Because Little Foot would have those rare caring moments … like how she suddenly remembered her Papa’s foot was injured, looked over the edge of the bed and asked Papa Long “Are you ok already? Not pain already?”

Because she gives the most brillant grin that is brighter than the sun.

And because I would lay in the dark these days, with my fatigue and constant pain… angry at God for being given thid body that never stopped being in pain, and yet never could hate Little Foot for it, as I would recall how scary the moments after delivering her was…because we were separated and I was left lying in the dark occasionally asking God if my baby is alright.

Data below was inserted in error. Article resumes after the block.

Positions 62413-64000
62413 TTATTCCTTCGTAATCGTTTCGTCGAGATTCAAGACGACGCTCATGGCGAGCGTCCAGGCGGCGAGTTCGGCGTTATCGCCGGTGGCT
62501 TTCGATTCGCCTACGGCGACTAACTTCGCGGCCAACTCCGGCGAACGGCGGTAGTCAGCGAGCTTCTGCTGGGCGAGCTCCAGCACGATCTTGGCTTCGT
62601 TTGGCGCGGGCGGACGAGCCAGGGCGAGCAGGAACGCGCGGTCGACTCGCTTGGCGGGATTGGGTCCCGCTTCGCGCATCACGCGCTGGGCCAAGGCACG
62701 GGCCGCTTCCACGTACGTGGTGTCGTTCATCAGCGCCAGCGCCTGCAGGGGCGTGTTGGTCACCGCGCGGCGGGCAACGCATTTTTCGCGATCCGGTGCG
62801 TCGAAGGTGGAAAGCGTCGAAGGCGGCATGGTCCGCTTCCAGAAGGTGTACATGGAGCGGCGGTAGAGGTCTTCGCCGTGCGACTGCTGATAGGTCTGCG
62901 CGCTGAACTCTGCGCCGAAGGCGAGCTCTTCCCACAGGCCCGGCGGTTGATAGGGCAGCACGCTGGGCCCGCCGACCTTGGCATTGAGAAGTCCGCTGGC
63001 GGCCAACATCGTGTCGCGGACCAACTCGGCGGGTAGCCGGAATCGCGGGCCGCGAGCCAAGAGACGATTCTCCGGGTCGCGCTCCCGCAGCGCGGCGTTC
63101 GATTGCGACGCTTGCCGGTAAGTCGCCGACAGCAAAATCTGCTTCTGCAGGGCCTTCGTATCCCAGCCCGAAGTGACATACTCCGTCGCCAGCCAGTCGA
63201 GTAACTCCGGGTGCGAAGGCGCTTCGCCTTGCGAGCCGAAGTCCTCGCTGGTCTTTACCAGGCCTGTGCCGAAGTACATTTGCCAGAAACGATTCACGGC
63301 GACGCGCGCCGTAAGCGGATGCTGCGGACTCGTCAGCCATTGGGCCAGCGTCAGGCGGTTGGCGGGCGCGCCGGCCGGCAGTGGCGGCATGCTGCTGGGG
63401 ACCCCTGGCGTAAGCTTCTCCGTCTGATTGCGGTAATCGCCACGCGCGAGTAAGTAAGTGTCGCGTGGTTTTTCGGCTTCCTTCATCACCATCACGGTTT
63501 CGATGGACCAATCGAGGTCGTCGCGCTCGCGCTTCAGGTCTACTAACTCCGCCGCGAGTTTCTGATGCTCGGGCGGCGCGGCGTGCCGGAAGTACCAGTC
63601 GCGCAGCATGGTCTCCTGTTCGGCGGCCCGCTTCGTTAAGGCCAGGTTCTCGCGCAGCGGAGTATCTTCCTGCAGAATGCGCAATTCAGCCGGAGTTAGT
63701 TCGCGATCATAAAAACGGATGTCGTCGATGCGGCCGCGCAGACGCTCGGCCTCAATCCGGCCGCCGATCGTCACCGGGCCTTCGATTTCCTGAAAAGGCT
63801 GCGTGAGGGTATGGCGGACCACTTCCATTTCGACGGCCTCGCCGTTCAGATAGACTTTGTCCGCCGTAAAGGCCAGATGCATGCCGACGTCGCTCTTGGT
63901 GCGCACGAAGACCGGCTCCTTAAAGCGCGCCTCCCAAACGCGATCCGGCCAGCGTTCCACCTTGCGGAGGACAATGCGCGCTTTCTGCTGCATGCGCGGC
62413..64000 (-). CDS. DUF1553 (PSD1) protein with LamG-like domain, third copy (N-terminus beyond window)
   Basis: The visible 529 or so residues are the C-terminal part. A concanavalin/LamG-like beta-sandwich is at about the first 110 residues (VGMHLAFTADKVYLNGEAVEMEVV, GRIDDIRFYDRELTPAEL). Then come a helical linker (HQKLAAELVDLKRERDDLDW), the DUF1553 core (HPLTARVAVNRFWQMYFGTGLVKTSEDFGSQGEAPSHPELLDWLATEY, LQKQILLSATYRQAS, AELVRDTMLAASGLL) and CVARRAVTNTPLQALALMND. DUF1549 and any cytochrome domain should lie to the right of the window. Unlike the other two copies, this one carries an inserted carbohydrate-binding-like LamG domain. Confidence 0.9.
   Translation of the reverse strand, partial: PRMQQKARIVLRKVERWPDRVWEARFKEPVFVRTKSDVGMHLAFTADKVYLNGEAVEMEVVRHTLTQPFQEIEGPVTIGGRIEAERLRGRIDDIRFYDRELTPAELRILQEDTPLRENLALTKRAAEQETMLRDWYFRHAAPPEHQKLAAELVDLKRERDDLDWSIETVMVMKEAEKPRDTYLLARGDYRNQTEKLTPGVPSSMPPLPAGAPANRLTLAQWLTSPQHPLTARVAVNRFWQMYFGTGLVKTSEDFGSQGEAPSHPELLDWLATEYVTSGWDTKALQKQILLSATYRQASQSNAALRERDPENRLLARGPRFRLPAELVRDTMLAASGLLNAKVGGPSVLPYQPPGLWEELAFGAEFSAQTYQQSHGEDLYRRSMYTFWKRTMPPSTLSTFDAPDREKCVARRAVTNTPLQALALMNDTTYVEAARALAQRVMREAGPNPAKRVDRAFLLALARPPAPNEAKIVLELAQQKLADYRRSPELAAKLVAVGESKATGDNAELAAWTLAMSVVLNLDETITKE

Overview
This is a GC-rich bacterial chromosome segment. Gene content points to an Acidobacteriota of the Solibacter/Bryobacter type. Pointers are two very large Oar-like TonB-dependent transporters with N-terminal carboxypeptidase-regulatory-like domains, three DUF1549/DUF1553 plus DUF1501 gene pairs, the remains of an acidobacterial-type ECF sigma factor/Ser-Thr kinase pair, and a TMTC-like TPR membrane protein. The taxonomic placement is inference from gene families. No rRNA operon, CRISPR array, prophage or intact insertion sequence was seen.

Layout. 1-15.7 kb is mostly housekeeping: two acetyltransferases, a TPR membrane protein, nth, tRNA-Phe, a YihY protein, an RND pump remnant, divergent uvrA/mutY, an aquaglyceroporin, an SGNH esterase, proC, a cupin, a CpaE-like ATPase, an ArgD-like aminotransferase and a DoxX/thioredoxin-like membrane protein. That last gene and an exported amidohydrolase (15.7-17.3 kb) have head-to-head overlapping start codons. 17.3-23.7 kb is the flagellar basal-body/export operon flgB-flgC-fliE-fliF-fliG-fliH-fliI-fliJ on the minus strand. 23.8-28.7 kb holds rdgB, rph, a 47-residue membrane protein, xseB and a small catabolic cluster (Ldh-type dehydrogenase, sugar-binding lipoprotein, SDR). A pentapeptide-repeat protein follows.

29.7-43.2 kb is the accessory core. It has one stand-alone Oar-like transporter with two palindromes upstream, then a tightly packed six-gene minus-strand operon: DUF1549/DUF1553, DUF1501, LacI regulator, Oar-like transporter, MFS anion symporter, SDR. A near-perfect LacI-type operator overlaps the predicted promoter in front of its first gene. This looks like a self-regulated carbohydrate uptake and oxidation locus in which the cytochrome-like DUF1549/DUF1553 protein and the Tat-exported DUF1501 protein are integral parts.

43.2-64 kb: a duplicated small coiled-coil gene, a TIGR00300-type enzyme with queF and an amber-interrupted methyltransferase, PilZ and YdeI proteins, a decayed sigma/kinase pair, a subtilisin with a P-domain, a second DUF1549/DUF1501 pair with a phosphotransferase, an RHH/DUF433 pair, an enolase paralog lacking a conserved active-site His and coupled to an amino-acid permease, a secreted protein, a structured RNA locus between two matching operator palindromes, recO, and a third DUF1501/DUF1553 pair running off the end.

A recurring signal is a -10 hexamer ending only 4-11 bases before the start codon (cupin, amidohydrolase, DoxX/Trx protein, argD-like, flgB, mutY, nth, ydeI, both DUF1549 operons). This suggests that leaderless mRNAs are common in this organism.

I still can’t quite cook a decent meal, nor clean up after the Little Hurricane…

But she enjoys bathtimes with me, and being carried like a koala by me, she enjoys singing and running, play pretending and simply just being around me.
And I know these days are getting far and fewer, because of work and because she’s getting more independent.

One day, she will be no longer a baby, no longer a toddler, and perhaps I would still be learning how to be the best a mother can be.

So, if anyone is feeling inadequate, remember you aren’t alone. It is a lifelong class we are taking. Let them teach us to be the best that we can be. Sometimes we fail, but we won’t always be failures unless we stop learning and trying.

And yes, we will get frustrated and pull our hairs or scream our heads off (into pillows I hope). And sometimes we will hide in the cafe opposite our houses, just to get a quiet moment.